Obviously Blue will make the six point, but his other two aces don't appear to be too important. Actually, they are. If Blue keeps his current inner board structure, White's only really bad entering roll is 3-1. However, look what happens if Blue shifts with 7/6(2), 4/3(2). Now both 4-1 and 2-1 are disaster rolls for White. In addition, the shift takes away White's 3-3 joker which clears everything up immediately.
Another similar example:
Aces aren't particularly bad for White. If he is forced to play an ace in his inner board he will have to leave a shot, but it is only one blot and if Blue misses the shot White is in decent shape. Twos, on the other hand, are a major disaster for White. If Blue makes his six point and plays the rest of the roll in his outer board, White has only 4-2 as a disaster roll. However, if White shifts with 7/6(2), 3/2(2), now both 4-2 and 3-2 are disaster rolls. In addition, this shift takes away White's 2-2 joker. Since White will probably be entering from the bar several more times this game, every time he is on the bar he is threatened with these disaster rolls. That adds up quite quickly to a lot of potential for Blue.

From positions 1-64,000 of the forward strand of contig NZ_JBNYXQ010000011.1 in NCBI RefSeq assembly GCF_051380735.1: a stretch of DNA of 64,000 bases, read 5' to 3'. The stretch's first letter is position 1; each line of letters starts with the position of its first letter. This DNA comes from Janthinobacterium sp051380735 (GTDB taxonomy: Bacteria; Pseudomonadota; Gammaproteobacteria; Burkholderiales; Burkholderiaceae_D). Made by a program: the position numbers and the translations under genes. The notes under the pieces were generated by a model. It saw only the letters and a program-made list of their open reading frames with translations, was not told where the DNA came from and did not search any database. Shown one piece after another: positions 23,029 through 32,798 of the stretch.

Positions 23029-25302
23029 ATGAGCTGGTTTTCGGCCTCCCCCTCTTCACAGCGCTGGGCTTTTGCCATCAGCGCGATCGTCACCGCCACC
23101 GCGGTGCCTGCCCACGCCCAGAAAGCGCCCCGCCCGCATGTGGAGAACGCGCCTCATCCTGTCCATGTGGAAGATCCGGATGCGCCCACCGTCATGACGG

Careful attention to details and root numbers can lead to some interesting plays.
Shifting with 6/5(2)* and playing two other aces is short-sighted. That will put White on the bar for a second, but it will not accomplish what Blue is trying to do. White can live with aces -- it is his twos which are the real root numbers. If Blue shifts, White doesn't have any bad twos. Right now there is immediate potential for some root number, since Blue's points are six and eight away from White's blot. The problem is that this is too efficient a configuration. If White rolls 6-2 he can't play the six at all, so he can play 20/18 safely. Blue needs to force White to play the whole number. His correct play is to shift the front point 11/10(2) and play the rest of the roll with his checkers in White's inner board. Now both 3-2 and 6-2 are root numbers for White. Note that 5-1 and 4-1 also force White to leave a blot, although Blue does much better if White has to double-blot.
The next time you hit a shot from a badly timed back game, don't just scatter your checkers around the board without a plan. With the help of a couple of well-placed random points, these positions can be won.